The talismanic Griezmann will be especially hungry to silence the critics as his performances in major finals has come under scrutiny in recent years. The Atletico man missed a penalty in the 2016 Champions League final before being virtually anonymous in the Euro final a month later. While he recently scored a brace in Atletico’s 3-0 Europa League final win against Marseille, he needs to deliver at the grandest stages if he is to be considered among the best in the world.

Perhaps the biggest advantage that Deschamps has is the versatility of his starting eleven, which allows him to change formation and playing style midgame without altering personnel. Kante’s presence in front of the defence means Pogba and Matuidi are both free to make their marauding box-to-box runs, while the front three of Giroud, Mbappe and Griezmann interchange to devastating effect.

Their 4-3 win over Argentina and their 1-0 win over Belgium showed just how much they can adapt depending on the opposition and Croatia will know France have the arsenal to ruthlessly exploit any chinks in their armoury.

Profligacy though remains an issue, with both Giroud and Griezmann being guilty of missing several gilt-edged chances in the last couple of games. Giroud, who has just one shot on target in 14 attempts, in particular has been firing blanks all tournament but remains an integral part of the attack due to his ability to bring others into the game with his hold-up and link-up play.

Young Mbappe though will be licking his lips at the chance of running at the Croatian defence that is sure to have some tired legs and mind in it.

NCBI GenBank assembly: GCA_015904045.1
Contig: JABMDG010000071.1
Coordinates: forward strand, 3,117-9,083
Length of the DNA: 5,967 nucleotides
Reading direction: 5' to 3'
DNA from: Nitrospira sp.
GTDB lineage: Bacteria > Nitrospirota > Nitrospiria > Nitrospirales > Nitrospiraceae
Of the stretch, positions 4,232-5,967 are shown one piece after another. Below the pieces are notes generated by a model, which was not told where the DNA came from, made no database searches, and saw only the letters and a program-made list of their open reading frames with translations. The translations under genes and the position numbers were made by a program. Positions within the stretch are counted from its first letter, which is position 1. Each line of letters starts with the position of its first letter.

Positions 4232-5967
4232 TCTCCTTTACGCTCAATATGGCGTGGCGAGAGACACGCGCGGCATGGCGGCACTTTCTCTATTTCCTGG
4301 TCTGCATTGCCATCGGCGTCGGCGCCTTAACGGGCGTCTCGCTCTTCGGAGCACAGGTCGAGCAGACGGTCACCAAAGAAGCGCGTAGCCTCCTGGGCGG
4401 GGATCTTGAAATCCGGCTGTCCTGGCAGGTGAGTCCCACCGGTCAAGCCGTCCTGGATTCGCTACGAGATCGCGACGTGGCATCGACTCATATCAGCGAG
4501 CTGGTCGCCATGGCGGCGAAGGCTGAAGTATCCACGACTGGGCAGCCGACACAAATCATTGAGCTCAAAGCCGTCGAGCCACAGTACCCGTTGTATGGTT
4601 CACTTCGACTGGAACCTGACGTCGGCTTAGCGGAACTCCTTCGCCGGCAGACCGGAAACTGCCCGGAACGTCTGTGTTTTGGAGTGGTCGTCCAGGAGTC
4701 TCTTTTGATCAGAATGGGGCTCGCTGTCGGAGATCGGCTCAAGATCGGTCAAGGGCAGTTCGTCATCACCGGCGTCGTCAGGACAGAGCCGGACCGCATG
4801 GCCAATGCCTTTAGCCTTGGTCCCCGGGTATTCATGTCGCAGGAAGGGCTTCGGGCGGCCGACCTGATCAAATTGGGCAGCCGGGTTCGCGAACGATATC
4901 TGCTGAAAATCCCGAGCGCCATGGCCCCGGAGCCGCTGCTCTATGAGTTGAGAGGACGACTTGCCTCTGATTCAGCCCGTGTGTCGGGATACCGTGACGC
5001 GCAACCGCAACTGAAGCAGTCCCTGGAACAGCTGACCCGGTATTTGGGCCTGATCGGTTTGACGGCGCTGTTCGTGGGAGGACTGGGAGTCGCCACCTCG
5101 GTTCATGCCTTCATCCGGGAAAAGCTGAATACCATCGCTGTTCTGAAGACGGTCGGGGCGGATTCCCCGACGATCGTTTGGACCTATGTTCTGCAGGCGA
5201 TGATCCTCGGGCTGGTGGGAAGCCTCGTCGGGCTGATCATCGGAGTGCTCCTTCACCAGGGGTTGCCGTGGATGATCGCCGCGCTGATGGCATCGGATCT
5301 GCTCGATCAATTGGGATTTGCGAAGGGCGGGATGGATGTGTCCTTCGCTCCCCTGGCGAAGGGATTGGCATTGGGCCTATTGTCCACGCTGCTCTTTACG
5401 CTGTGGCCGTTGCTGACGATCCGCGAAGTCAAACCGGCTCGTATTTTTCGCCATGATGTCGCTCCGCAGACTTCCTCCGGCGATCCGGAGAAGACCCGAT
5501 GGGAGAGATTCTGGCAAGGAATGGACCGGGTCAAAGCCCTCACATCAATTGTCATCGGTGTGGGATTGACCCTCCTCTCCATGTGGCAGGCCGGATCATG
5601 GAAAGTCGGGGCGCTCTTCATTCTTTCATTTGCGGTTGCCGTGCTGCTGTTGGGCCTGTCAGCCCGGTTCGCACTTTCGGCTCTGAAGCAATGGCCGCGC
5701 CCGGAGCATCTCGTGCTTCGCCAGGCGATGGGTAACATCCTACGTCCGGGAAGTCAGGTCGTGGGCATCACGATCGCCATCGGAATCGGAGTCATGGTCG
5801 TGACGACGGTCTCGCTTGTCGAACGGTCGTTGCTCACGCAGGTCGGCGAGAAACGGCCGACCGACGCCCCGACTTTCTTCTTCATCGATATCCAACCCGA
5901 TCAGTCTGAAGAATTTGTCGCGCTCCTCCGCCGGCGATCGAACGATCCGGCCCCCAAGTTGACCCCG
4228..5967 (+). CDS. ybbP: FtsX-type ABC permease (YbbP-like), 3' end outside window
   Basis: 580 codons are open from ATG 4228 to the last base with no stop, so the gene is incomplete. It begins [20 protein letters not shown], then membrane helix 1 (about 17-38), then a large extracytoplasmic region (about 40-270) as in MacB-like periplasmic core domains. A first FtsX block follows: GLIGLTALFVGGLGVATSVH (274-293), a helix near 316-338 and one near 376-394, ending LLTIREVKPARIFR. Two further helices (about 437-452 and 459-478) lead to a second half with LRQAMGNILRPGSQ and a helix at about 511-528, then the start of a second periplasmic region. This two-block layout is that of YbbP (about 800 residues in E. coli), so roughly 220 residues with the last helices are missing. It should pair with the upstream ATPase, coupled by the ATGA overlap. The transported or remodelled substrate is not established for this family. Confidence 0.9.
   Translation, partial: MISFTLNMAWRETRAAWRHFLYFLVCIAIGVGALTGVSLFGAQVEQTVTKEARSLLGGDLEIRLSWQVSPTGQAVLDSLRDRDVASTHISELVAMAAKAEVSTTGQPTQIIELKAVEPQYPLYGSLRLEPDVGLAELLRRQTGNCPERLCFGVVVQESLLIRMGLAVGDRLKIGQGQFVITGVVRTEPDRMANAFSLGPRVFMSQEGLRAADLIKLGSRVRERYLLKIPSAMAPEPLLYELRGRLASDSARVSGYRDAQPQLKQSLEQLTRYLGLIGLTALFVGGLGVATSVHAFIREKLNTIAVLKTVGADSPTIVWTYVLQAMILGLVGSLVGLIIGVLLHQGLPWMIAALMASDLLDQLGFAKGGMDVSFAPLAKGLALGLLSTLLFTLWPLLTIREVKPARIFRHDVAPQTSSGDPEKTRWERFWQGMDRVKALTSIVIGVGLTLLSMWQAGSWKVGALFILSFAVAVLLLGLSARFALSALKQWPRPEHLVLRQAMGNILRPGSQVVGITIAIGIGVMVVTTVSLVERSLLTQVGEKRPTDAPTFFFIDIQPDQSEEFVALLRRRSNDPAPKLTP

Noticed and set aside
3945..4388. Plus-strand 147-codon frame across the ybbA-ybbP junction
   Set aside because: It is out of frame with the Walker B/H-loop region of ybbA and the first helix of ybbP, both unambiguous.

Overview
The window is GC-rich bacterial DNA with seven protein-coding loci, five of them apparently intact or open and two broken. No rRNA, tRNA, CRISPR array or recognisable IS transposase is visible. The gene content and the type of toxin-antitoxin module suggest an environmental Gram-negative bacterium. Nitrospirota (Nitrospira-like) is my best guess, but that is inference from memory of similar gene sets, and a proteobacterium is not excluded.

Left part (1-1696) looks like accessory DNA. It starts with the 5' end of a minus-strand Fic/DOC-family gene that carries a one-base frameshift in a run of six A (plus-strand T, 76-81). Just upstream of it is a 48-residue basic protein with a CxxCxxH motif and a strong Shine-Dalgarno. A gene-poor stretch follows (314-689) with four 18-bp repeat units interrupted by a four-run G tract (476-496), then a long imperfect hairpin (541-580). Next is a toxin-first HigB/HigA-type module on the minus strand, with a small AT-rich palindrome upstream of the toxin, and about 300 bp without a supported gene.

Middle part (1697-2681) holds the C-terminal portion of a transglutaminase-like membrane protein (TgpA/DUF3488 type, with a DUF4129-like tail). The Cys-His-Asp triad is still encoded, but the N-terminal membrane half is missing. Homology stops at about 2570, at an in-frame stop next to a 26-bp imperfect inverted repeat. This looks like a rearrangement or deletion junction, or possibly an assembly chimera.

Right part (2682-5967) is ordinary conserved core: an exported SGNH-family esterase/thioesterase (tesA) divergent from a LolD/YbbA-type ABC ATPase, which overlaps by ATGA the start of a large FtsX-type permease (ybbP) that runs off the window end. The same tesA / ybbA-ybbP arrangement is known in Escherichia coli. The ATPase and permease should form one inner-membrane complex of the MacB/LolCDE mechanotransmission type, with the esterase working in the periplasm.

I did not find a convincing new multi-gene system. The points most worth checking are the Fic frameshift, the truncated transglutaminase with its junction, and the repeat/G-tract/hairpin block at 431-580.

France are so overwhelmingly strong in almost all positions that nerves or complacency may well be their only possible hurdles. In the final, they threaten to blow the Croatians away.

Key player: Raphael Varane

It is one of football’s biggest tragedies that goalscorers almost always hog the limelight. This World Cup has been no different, with Mbappe and Griezmann taking most of the plaudits.

Yet no player has played a bigger part in France’s run to the final than Varane, who produced the finest individual performance of this World Cup in the semi-final against Belgium. Up against the tournament’s highest-scoring side, Varane became a man possessed.

The Real Madrid man is arguably the world’s most complete center-back at the moment and what will be worrying the Croatians is how easily he manages to repel attacks of all kinds. Blessed with almost unheard of pace for a centre-back, supremely powerful, calm on the ball and impeccable at reading the game, the best chance Croatia have of scoring is to keep the ball as far away as possible from Varane.

This World Cup has seen some jaw-dropping goals but Varane’s miraculous headed block off a goal-bound Eden Hazard shot in the first-half ranks right up there with the very best as one of the moments of the tournament.

Varane may just be 25 but he is the only serial winner in this side. It is no fluke that Varane is the youngest player to ever win four Champions Leagues. He has already played in 13 finals and is yet to lose any of them.

Varane — more so than Griezmann, Pogba and even Mbappe — will decide whether there is glory or heartbreak in France’s fate.

Story: Taha Anis